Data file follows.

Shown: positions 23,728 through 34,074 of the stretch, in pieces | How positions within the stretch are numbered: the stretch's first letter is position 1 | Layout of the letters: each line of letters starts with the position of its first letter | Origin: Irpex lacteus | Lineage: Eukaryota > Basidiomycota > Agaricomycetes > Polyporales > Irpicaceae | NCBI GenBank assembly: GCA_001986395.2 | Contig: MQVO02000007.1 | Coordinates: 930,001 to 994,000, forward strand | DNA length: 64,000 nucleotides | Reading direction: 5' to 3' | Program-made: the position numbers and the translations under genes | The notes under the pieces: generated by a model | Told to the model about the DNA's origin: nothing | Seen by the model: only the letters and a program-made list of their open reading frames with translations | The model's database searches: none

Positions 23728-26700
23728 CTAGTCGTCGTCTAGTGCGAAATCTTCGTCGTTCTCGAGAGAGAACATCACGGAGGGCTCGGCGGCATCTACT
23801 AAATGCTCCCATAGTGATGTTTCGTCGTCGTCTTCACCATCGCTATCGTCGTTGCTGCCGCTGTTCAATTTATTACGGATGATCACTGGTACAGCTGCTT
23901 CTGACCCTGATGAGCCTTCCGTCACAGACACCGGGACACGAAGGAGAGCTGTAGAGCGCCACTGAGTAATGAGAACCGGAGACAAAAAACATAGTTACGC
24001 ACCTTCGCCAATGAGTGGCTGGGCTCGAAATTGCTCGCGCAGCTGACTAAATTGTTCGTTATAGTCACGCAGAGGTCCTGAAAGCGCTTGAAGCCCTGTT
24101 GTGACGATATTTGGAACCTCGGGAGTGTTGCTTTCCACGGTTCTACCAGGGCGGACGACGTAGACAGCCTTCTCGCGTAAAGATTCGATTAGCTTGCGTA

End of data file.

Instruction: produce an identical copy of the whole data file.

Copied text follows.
Shown: positions 23,728 through 34,074 of the stretch, in pieces | How positions within the stretch are numbered: the stretch's first letter is position 1 | Layout of the letters: each line of letters starts with the position of its first letter | Origin: Irpex lacteus | Lineage: Eukaryota > Basidiomycota > Agaricomycetes > Polyporales > Irpicaceae | NCBI GenBank assembly: GCA_001986395.2 | Contig: MQVO02000007.1 | Coordinates: 930,001 to 994,000, forward strand | DNA length: 64,000 nucleotides | Reading direction: 5' to 3' | Program-made: the position numbers and the translations under genes | The notes under the pieces: generated by a model | Told to the model about the DNA's origin: nothing | Seen by the model: only the letters and a program-made list of their open reading frames with translations | The model's database searches: none

Positions 23728-26700
23728 CTAGTCGTCGTCTAGTGCGAAATCTTCGTCGTTCTCGAGAGAGAACATCACGGAGGGCTCGGCGGCATCTACT
23801 AAATGCTCCCATAGTGATGTTTCGTCGTCGTCTTCACCATCGCTATCGTCGTTGCTGCCGCTGTTCAATTTATTACGGATGATCACTGGTACAGCTGCTT
23901 CTGACCCTGATGAGCCTTCCGTCACAGACACCGGGACACGAAGGAGAGCTGTAGAGCGCCACTGAGTAATGAGAACCGGAGACAAAAAACATAGTTACGC
24001 ACCTTCGCCAATGAGTGGCTGGGCTCGAAATTGCTCGCGCAGCTGACTAAATTGTTCGTTATAGTCACGCAGAGGTCCTGAAAGCGCTTGAAGCCCTGTT
24101 GTGACGATATTTGGAACCTCGGGAGTGTTGCTTTCCACGGTTCTACCAGGGCGGACGACGTAGACAGCCTTCTCGCGTAAAGATTCGATTAGCTTGCGTA